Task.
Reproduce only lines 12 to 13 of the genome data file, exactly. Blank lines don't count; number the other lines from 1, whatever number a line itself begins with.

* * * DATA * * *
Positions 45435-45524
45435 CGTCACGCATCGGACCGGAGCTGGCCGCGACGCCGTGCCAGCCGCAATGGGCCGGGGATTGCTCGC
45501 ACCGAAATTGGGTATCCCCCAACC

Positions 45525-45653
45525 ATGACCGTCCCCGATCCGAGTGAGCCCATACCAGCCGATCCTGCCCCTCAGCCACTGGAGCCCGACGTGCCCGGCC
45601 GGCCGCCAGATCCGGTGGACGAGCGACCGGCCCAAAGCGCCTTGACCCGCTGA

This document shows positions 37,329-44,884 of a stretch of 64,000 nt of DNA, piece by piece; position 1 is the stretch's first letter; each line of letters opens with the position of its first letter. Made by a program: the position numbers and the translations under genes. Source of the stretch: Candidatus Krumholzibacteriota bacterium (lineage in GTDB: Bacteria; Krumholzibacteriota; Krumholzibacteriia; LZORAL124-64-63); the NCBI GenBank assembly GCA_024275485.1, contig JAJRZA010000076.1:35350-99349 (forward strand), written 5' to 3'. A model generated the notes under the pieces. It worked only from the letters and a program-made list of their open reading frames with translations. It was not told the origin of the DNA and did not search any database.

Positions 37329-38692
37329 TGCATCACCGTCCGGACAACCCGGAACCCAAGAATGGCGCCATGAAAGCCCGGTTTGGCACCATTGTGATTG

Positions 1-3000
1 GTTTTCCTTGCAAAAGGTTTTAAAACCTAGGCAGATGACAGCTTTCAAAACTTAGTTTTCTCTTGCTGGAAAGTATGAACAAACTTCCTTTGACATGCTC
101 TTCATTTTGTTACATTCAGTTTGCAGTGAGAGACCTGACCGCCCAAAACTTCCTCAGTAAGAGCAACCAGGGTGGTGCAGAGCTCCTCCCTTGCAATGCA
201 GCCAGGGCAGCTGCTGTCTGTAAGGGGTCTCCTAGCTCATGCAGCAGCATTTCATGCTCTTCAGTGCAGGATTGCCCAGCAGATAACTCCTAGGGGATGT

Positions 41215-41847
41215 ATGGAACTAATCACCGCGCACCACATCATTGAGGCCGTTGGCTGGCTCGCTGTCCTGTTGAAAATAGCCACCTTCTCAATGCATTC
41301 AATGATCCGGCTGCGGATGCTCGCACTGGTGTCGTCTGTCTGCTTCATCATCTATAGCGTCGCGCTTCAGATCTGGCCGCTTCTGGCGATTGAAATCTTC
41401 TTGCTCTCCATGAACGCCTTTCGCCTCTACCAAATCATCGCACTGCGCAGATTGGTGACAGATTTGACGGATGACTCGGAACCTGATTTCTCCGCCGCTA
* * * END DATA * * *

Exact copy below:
101 TTCATTTTGTTACATTCAGTTTGCAGTGAGAGACCTGACCGCCCAAAACTTCCTCAGTAAGAGCAACCAGGGTGGTGCAGAGCTCCTCCCTTGCAATGCA
201 GCCAGGGCAGCTGCTGTCTGTAAGGGGTCTCCTAGCTCATGCAGCAGCATTTCATGCTCTTCAGTGCAGGATTGCCCAGCAGATAACTCCTAGGGGATGT